The Doctrine of Equivalents: A Barrier to Cheaper Biologics?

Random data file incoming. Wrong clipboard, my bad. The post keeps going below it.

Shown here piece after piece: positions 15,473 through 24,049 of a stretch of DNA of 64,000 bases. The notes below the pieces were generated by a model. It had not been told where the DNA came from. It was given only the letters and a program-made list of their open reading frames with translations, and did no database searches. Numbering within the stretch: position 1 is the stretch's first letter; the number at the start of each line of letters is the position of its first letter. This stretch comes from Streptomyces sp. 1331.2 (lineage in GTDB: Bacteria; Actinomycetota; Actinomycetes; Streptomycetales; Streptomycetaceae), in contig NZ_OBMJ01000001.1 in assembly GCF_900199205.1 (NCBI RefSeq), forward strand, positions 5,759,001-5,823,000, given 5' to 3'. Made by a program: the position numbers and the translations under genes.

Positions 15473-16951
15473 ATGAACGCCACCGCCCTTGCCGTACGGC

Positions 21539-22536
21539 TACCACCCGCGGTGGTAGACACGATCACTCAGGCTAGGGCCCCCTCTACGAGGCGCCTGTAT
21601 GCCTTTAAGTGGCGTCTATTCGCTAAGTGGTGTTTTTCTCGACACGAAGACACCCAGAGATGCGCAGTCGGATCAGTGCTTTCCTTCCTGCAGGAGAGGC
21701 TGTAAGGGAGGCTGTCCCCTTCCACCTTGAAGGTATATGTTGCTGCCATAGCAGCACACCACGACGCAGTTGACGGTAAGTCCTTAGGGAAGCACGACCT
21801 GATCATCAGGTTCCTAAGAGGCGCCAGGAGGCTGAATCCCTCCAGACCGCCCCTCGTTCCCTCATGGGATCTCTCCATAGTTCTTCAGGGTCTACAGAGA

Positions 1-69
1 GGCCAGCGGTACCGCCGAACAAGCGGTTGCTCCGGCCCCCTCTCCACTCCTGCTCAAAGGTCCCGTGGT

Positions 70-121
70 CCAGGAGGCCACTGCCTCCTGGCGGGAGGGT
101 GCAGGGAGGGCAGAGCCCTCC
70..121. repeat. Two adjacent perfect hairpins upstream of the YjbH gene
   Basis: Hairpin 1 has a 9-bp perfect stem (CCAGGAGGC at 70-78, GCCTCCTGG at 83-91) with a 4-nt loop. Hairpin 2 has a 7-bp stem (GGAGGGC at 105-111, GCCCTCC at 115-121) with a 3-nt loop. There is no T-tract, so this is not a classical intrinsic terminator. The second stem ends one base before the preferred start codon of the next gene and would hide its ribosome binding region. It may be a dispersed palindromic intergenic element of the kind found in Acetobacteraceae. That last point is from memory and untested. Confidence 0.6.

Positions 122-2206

(Source)   The benefit of biosimilar drugs is clear—biosimilars provide the U.S. market with drastic cost-saving alternatives, with estimates of a reduction in spending on biologic drugs from 2017 to 2026 of $54 billion dollars. Biologics are pharmaceutical drugs designed from or involving biological process/materials such as proteins, DNA, carbohydrates, and triglycerides. They include vaccines such as your common flu shot to drugs taken to boost a patient’s white blood cell count during chemotherapy. To illustrate the direct benefit, Neupogen, a popular biologic drug used to combat low white blood cell count in the blood, currently costs about $1,750 dollars at a CVS pharmacy for a supply lasting 83 days while Zarxio, the biosimilar copy of Neupogen, costs about $1,440 dollars at the same pharmacy for the same amount. But with the introduction of biosimilars to the U.S. market in 2015 with Neupogen, an emphasis has been placed on how the patent law doctrine of equivalents will play into patent infringement litigation. The doctrine of equivalents has the potential of hindering the benefits that biosimilars provide to the drug market and act as a barrier to entry for biosimilars. This piece will discuss the doctrine of equivalents itself, the difficulty with its application to biologics, and the problems associated [read more]